HELENA — A working group trying to find a way to reconcile the difference between air ambulance companies’ bills and insurers’ reimbursement rates discussed proposed legislation that would require insurers and out-of-network providers to negotiate a payment, leaving the patient responsible only for the deductible and co-insurance costs required under their policies.
The legislation would require an independent review if negotiations fail.
The Legislature’s Economic Affairs Interim Committee appointed the Air Ambulance Working Group to try to develop a solution after residents complained about receiving air ambulance bills for tens of thousands of dollars from out-of-network providers after their insurance companies made their payments. Providers say insurers won’t agree to adequate payments, and insurers argue providers won’t disclose their actual costs so they can set reasonable rates.
Under the federal Airline Deregulation Act, states cannot regulate the prices, routes or services of air carriers.
The draft legislation being discussed Friday would require insurance companies to assume the covered person’s responsibility for amounts charged above their deductible and co-insurance costs. The insurer would then be required to pay either the billed charges, an amount negotiated with the provider or take the case to dispute resolution and pay the amount determined by the independent reviewer.
The reviewer could take into account the qualifications of the air ambulance crew, the level of services provided, the fees usually charged for similar services and the amount accepted as payment in full for similar services in determining a fair reimbursement. The legislation would set penalties for disregarding an order of the independent reviewer.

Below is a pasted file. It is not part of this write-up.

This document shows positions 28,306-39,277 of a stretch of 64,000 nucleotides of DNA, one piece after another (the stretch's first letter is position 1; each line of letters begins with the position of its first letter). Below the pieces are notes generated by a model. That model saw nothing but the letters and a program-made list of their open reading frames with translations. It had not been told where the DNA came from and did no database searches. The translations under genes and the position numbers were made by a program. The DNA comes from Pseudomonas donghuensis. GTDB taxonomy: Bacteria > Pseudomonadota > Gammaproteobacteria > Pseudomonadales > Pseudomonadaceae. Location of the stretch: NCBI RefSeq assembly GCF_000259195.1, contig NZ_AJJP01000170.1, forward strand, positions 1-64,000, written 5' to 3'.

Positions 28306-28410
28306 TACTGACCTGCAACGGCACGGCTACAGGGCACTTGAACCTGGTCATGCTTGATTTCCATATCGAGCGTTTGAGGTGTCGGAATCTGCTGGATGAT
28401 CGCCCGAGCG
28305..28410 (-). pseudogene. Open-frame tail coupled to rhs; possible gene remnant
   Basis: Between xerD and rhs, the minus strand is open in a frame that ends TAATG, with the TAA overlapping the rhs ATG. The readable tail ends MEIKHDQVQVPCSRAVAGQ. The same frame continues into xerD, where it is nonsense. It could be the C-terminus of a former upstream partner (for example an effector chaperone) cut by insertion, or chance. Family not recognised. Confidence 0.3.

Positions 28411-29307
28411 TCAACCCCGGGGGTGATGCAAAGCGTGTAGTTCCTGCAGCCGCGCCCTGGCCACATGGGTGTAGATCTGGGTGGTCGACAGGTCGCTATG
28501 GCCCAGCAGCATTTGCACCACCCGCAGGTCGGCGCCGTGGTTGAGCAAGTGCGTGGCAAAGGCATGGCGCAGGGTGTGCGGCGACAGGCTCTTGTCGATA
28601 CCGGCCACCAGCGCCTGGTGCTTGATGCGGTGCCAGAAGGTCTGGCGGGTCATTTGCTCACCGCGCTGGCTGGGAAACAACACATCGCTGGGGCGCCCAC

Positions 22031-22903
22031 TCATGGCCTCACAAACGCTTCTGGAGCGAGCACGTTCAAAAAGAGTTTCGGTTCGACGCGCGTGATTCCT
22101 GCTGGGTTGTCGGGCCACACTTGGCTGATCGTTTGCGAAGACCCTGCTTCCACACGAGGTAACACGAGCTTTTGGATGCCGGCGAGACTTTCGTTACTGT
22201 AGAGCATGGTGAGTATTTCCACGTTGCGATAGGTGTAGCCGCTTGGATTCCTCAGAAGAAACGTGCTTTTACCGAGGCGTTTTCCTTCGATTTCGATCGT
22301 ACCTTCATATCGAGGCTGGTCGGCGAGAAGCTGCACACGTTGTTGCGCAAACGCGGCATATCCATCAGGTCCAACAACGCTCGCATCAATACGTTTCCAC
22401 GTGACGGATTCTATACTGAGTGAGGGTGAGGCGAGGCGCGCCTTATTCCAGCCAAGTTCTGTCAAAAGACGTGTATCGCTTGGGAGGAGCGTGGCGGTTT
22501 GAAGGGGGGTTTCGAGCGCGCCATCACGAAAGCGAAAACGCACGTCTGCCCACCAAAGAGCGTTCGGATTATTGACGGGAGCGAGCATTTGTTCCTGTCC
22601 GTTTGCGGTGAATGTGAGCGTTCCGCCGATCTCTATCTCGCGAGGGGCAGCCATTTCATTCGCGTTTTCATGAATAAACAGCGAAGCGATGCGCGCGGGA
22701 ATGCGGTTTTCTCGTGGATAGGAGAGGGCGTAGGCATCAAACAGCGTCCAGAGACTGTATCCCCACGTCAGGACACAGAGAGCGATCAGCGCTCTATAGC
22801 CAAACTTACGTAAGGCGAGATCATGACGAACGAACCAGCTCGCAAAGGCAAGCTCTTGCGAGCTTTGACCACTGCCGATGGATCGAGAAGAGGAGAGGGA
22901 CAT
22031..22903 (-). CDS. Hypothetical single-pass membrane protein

Several group members questioned whether the proposed legislation might create an incentive for providers to remain out-of-network because they would have the possibility of negotiating a higher rate.
The incentive for being in network, others noted, was the guarantee of being paid in a timely fashion.
Bill Bryant, who represents a coalition of air ambulance groups, asked if the interim committee was going to recommend that the state increase its Medicaid reimbursement rates, which would remove some of the need to transfer costs to other patients.
Jesse Laslovich, chief counsel in the state Auditor’s Office, said that was being discussed.
Stay Connected with the Daily Roundup.
Sign up for our newsletter and get the best of the Beacon delivered every day to your inbox.